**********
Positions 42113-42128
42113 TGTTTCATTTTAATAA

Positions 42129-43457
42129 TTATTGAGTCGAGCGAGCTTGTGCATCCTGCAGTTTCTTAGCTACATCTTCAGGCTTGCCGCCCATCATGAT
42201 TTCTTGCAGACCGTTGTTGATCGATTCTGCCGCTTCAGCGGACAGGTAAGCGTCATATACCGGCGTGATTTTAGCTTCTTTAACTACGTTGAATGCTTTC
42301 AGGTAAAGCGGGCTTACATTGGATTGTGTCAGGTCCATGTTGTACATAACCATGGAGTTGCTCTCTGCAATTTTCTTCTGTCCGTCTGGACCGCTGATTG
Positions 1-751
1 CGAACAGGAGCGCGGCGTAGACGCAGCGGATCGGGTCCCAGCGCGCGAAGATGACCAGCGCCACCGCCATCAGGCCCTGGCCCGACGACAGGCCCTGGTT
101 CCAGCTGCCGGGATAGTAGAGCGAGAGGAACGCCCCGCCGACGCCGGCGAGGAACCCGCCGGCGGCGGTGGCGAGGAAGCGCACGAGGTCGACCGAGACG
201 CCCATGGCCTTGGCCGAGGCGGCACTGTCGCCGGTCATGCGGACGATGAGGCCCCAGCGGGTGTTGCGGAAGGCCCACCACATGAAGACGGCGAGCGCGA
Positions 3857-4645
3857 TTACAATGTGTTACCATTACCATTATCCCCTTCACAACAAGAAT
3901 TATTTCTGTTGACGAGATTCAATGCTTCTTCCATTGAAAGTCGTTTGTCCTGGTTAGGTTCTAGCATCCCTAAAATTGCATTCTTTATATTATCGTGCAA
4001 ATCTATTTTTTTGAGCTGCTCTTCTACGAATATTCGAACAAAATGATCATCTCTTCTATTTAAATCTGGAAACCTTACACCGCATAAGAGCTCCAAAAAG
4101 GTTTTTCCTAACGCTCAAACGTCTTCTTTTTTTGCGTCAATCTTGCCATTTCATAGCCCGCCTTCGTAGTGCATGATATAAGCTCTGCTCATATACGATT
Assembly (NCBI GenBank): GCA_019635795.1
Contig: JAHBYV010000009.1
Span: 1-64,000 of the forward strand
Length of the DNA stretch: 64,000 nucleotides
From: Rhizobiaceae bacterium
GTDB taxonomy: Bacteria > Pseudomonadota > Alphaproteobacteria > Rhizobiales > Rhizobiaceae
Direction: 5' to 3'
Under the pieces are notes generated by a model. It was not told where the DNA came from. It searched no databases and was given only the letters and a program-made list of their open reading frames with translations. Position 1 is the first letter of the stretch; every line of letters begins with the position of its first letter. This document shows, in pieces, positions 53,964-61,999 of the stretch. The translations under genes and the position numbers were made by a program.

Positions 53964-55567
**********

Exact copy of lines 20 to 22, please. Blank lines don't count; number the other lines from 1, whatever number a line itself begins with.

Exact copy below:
From: Rhizobiaceae bacterium
GTDB taxonomy: Bacteria > Pseudomonadota > Alphaproteobacteria > Rhizobiales > Rhizobiaceae
Direction: 5' to 3'